“I hope you like it. Me, I loved it.”- Gwyn Jones
The old valleys have got something flying about in them beside the coal dust.
Voices of the Children is a delicate and heart-felt story of the golden, ephemeral, uncertain world of childhood. Set in a rural mining village in South Wales in the years leading up to the Second World War, George Ewart Evans has recreated a magical but alive world that will resonate with our memories, real and imagined, of childhood.
The hills were freedom, and the valley was the shop, milking the cow, errands, difficult customers, and, last of all, the new baby.
About the author:
George Ewart Evans was born in 1909, in the mining village of Abercynon. He was one of a family of eleven children whose parents ran a grocer's shop- the setting of his semi-autobiographical novel Voices of the Children (1947). After education at Mountain Ash County School and University College Cardiff - where he read classics and trained as a teacher - he had ambitions of being a writer. He published verse and short stories- many with a Welsh background - in various literary journals, and extracts from Voices of the Children first appeared in The Welsh Review, in 1945.
In 1934 he became a teacher in Cambridgeshire, where he met his wife, Ellen. After his wartime RAF service, they settled permanently in East Anglia and raised four children. In 1948 he gave up teaching and turned from writing fiction to producing a sheaf of studies, now regarded as classics, based on conversations with his elderly East Anglian neighbours - farm workers and rural craftsmen - from whom he acquired a wealth of knowledge about their vanishing customs, work habits and superstitions. His Ask the Fellows who Cut the Hay (1956) marked him out as an original and sensitive interpreter of English rural life, and books like The Pattern Under the Plough (1966),Where Beards Wag All (1970), The Days That We Have Seen (1975), and From Mouths of Men (1976), in which he returned to the South Wales coalfield, established his reputation as a pioneer in the field of oral history.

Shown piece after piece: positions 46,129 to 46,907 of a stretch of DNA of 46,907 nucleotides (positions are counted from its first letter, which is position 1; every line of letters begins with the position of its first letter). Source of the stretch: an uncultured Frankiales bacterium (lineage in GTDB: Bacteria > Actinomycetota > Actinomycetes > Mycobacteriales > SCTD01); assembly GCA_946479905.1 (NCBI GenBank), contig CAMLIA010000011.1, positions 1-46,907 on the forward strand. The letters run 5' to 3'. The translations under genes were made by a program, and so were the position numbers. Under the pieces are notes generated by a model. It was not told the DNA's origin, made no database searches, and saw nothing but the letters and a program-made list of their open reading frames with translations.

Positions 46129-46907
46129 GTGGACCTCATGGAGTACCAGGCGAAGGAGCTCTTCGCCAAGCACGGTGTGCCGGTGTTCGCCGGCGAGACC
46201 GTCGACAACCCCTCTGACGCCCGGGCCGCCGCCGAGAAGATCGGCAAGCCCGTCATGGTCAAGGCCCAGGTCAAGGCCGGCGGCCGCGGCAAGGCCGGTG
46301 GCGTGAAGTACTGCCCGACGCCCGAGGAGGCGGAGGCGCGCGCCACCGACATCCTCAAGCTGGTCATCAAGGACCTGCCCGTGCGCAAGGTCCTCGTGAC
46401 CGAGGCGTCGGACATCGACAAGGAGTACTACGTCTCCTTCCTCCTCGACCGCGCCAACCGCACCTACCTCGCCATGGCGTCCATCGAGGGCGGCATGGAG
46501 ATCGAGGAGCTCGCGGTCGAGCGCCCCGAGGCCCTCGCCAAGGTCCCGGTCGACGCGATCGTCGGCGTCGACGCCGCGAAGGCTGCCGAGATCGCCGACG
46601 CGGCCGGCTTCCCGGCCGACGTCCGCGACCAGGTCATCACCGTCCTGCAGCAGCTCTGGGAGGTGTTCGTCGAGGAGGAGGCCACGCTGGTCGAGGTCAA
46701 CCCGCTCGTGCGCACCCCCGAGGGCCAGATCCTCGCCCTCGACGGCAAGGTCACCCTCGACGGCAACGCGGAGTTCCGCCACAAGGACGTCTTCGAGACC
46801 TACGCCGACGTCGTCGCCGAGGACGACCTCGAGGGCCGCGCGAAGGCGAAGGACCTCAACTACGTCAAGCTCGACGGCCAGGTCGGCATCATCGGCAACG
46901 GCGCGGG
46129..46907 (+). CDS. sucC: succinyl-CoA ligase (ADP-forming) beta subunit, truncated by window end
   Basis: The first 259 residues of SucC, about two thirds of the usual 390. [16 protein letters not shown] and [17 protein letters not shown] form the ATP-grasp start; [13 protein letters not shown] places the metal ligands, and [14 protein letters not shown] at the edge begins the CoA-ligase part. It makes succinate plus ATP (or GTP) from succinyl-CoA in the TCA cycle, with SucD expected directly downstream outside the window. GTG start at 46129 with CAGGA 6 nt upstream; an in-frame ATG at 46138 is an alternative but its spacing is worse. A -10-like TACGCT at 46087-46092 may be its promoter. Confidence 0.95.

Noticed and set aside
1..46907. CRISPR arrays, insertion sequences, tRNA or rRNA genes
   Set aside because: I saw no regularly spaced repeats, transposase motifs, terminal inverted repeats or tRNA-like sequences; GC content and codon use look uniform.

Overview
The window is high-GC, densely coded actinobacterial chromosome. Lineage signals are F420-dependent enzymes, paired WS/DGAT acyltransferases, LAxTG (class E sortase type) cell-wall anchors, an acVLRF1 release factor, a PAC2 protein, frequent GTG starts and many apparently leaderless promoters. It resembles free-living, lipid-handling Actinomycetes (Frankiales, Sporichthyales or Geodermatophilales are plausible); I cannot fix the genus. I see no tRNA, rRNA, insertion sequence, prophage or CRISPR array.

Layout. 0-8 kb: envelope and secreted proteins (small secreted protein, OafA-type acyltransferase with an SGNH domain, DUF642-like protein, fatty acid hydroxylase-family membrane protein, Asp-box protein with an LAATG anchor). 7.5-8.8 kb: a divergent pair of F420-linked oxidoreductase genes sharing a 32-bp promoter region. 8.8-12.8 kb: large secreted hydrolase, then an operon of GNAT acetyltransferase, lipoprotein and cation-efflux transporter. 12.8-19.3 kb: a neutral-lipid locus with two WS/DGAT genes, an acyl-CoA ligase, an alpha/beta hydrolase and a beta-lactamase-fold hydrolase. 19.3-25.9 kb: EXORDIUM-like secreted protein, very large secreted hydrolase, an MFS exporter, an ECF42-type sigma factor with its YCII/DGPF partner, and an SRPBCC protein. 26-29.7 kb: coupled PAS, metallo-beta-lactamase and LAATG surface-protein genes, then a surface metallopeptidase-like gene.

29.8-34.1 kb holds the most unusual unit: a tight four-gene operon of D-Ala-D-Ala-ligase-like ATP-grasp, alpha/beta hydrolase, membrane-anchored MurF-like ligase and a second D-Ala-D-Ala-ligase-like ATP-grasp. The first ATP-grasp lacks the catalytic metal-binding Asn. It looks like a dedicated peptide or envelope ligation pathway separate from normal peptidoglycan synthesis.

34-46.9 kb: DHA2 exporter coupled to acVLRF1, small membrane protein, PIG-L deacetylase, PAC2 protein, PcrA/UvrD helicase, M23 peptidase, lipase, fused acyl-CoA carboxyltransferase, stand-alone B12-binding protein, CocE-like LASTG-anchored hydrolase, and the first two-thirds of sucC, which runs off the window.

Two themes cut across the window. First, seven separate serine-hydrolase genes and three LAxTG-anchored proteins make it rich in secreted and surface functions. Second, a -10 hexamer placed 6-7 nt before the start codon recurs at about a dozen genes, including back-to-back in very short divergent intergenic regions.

He died in Brooke, on the Norfolk/Suffolk border, in 1988.
I first met the writer of Voices of the Children through Doctor Thomas, our local GP, to whom George Ewart Evans dedicated his oral history of mining life, From Mouths of Men. It happened in a round about way. I was stuck in the house recovering from an accident at work; I was watching too much television and complaining about it too much to Peggy, my wife. She suggested, not so politely, that if I thought I could do better I should write something myself. So I did. A friend typed it and we sent it to the BBC and, lo and behold, I was invited up to London to ‘discuss your script’. Doctor Thomas was delighted- he always believed in keeping his patients active- but because I was still under his care he was also concerned. It was March 1963, the whole country was frozen solid and I was still in a pretty fragile state. I had lost an eye in the accident. But I went anyway. The man I had to see at the BBC was Harry Green, a well known television script writer, from Neath. He met me at the reception.